Third Party Apps and the Dangers

by on 06/09/2010 in Scams & Hoaxes, Security, Unethical

Apps the “Now Term” for Applications. These apps are also known as third-party software and it’s a big money making racket and some are scams.

For example: Tap Fish is a “free” iPhone aquarium App available through iTunes: here

Florida Dad Says iPhone Charges Are Deceptive


Tap Fish App

Apple has both a general Terms of Use and a Privacy Policy link for all of Apple’s websites, including iTunes via. and

While these policies safeguard a user’s experience on Apple’s websites, they have nothing to do with third-party sites or the software they produce. That would be like expecting Microsoft’s Terms and Privacy policies to include all Windows software developers’ applications and their websites.

The App itself has neither of these documents which is a bit concerning IMHO. Apple and iTunes should require from every APP developer both a Terms of Use and a Privacy Policy as well as full disclosure of accrued charges applicable from “game play.”

Downloading “free” games that have hidden charges built into their functionality should force the entry of a special code to “continue” (accept and apply added charges), should have a defined Terms of Use as well as a defined Privacy Policy safeguarding any and all PII collected directly or indirectly (third party “passage”).

This, in a way, reminds me of those CPA Leads horoscopes, IQ tests, etc. and ringtone quizzes.

The difference being that the mobile quiz / horoscopes scams offer in very fine print charges that shall apply where the iTunes Apps, such as Tap Fish do not.

Viewing the iTunes Tap Fish page, we see two references:

  1. BayView Labs Web Site
  2. Tap Fish Support

Both pointing to this site: – whois

No Terms of Use – site OR game
No Privacy policy
Game support page via Facebook with controversial reviews.

Both the Facebook page and reference: BayView Labs, LLC – whois
referenced: – whois

I visited that blog, read the Truth and Lies: Facebook, Offers, Scams, Farms and Fish post and found out the Tap Fish developer is/was connected to: – scorecard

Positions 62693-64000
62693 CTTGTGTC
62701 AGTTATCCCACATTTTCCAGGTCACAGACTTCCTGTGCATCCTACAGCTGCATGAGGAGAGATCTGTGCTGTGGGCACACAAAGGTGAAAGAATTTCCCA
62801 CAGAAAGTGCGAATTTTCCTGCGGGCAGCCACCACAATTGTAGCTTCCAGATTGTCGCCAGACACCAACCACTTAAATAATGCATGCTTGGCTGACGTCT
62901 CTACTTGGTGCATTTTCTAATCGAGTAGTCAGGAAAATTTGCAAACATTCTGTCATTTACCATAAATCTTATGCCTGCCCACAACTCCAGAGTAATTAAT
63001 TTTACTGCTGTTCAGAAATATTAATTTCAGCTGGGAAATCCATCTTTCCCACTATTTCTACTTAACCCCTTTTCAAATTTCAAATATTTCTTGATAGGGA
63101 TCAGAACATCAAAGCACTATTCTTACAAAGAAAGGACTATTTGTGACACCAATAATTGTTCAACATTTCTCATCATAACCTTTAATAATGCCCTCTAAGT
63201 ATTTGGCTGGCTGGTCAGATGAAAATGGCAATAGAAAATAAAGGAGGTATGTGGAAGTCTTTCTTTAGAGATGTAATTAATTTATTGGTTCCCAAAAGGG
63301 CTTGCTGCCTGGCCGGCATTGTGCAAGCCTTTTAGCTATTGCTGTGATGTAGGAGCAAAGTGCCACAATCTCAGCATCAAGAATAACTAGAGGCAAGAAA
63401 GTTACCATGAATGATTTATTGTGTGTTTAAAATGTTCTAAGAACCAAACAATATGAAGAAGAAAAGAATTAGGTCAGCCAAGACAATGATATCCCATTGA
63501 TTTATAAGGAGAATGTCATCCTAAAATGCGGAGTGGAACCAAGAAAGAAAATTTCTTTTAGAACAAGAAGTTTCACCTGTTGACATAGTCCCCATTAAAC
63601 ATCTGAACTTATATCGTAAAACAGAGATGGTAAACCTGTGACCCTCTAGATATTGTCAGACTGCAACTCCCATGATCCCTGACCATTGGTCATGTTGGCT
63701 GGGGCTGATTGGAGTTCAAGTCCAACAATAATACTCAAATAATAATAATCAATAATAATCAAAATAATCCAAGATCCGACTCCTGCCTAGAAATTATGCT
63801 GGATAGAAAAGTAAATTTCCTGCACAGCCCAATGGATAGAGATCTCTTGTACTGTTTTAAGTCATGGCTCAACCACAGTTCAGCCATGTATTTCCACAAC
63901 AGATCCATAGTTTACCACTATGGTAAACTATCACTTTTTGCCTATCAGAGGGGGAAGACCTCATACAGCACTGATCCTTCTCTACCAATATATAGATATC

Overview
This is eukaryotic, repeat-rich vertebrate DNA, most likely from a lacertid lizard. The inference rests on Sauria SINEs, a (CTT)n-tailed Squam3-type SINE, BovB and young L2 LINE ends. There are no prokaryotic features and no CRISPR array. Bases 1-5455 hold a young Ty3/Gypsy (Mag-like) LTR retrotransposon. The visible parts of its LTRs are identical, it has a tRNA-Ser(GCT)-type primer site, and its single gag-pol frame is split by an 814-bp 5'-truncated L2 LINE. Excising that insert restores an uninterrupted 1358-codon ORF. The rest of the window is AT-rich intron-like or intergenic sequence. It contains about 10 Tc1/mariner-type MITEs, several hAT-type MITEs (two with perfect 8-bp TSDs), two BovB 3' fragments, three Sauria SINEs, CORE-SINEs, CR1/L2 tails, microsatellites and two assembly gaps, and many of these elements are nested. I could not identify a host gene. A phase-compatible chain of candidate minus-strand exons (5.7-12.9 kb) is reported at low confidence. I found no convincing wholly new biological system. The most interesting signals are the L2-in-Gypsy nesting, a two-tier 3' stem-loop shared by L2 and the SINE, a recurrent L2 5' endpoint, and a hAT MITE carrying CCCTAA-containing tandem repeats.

TechCrunch has a continuing article:
Scamville: the Social Gaming Ecosystem of Hell and also
The ScamVille Lawsuit: Facebook, MySpace, Zynga and More Face Possible Class Action Suit

Why do mobile applications have no regard for user privacy, user safety, and user protection when their desktop rivals are expected to? Mobile devices are just that, another device – they’re all computerized though their specific OS may be different. I do not think they should be immune from consumer protection, including third-party “app developers”


BTW, I do not use Apple *anything* not a MAC, not an iPhone / iPad / iPod or the Windows version of iTunes (I installed it once, thought it was junk and deleted it – that’s another topic).

Guest post by Dave – aka g7w at

4 Responses to “Third Party Apps and the Dangers”

  1. Andrew@BloggingGuide

    Jun 16th, 2010

    Scammers would just use about anything to be able to scam. And since mobile age – use of mobile to surf the internet, is fast approaching, it does not escape the deceiving acts of these scammers. I hope that this post would spread the awareness regarding the danger that some of these third-party applications bring.

  2. Masalsohbet

    Jun 20th, 2010

    Congratulations on your site was great, also perfect for sharing.

  3. Joanie

    Jun 23rd, 2010

    I don’t use facebook apps for just this reason, and the fact that I find them a big waste of time. :-)

    I just got a new Android phone (Evo), and I know there are lots of free and nearly free apps for it. Any idea how I can tell what’s safe to install and what’s not?

    • Frank Jovine

      Jun 23rd, 2010


      I will hunt and blog about the safe EVO apps.